1. What is an interpreter ?
An interpreter is a program that appears to execute a source program as if it were machine language. Languages such as BASIC, SNOBOL, LISP can be translated using interpreters. JAVA also uses interpreter. The process of interpretation can be carried out in following phases.
a. Lexical analysis
b. Synatx analysis
c. Semantic analysis
d. Direct Execution
2. What are Lexical errors ?
Lexical errors are the errors thrown by your lexer when unable to continue. Which means that there’s no way to recognise a lexeme as a valid token for you lexer. Syntax errors, on the other side, will be thrown by your scanner when a given set of already recognised valid tokens don’t match any of the right sides of your grammar rules. simple panic-mode error handling system requires that we return to a high-level parsing function when a parsing or lexical error is detected.
3. What is dynamic scoping?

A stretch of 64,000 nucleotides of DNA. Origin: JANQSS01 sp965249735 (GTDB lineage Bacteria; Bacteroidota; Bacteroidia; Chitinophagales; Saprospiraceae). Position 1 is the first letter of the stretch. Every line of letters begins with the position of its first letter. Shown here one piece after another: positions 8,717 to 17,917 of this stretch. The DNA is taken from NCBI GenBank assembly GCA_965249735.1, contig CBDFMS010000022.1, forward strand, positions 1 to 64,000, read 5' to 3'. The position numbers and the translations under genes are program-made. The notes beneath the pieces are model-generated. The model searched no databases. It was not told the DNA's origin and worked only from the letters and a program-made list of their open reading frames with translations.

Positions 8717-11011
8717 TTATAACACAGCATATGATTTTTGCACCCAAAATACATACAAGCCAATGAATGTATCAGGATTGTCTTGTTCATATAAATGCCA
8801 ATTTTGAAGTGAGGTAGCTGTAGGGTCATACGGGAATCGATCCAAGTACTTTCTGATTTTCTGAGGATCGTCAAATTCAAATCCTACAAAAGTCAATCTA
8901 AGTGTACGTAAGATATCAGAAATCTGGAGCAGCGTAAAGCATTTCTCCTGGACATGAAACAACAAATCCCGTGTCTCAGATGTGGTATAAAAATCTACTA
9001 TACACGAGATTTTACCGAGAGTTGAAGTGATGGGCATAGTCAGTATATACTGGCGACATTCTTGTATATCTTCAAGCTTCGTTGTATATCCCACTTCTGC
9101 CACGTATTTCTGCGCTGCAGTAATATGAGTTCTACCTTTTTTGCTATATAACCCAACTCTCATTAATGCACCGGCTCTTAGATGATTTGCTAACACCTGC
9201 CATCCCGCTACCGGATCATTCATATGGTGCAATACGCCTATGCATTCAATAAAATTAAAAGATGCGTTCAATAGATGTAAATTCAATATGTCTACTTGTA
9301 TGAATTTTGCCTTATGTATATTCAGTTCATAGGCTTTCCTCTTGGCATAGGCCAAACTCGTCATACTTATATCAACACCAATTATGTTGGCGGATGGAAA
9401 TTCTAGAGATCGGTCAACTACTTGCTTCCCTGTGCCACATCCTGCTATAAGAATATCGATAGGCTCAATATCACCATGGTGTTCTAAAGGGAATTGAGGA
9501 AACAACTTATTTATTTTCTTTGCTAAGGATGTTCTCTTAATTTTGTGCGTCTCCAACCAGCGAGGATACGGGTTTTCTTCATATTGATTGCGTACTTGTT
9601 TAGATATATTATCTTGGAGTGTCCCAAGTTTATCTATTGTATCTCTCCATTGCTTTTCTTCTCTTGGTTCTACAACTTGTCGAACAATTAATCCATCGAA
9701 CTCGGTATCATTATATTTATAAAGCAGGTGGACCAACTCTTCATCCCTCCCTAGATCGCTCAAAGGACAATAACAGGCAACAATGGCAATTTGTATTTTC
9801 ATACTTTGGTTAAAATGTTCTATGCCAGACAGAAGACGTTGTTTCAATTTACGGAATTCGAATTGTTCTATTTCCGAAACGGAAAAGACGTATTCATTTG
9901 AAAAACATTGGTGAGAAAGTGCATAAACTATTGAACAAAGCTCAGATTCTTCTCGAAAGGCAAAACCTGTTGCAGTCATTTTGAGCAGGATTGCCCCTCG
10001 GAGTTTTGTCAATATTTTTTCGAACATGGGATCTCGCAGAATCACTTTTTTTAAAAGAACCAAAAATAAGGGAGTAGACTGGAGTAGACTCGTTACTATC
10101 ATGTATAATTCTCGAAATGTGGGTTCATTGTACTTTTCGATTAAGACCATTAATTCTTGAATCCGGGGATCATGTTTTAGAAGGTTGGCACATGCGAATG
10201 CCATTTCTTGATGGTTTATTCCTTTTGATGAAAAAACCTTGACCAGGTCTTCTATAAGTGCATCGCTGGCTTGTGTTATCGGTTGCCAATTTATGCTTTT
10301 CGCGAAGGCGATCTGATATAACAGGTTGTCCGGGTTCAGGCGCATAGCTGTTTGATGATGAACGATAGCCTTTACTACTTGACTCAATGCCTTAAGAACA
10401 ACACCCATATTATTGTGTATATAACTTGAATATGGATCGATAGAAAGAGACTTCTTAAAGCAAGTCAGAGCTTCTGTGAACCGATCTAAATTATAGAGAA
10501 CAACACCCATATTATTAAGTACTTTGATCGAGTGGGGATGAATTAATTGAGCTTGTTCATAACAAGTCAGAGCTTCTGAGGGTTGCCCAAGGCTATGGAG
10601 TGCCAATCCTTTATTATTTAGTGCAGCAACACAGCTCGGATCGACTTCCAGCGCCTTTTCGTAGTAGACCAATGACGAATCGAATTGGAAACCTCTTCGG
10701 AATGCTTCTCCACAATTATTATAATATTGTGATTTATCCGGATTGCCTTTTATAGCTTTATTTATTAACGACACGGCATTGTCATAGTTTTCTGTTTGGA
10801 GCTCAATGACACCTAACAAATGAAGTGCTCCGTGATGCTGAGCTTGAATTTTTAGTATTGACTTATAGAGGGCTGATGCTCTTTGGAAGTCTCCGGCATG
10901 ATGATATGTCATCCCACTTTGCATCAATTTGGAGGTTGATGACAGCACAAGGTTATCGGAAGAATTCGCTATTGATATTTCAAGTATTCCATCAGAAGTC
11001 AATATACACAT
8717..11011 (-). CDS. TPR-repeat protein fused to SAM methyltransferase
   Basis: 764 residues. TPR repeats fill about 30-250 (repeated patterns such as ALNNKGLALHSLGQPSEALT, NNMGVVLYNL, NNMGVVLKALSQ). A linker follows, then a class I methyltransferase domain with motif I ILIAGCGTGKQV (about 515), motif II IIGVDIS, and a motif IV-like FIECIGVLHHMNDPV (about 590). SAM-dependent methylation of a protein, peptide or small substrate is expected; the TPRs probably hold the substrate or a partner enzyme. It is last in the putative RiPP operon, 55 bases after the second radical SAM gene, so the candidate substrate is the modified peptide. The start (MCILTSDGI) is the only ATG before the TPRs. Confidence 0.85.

Dynamic scoping is a programming language paradigm that you don’t typically see. The scoping that most programmers are used to is called lexical scoping. It’s found in Lua and many other languages. Lexical scoping is the dominant choice for a reason: it’s easy to reason about and understand just by looking at the code.
4. What are the important role of translator ?
a. Translating the HLL program input into an equivalent ml program.
b. Providing diagnostic messages wherever the programmer violates specification of the HLL.
5. What is Syntax-directed Translation Schemes(SDTS) ?
A translation scheme is a context-free grammar in which program fragments called translation actions are embedded within the right sides of the production.
SDTS generates an output for each sentence x generated by underlying grammar by executing actions in the order they appear during depth-first traversal of a parse tree for x.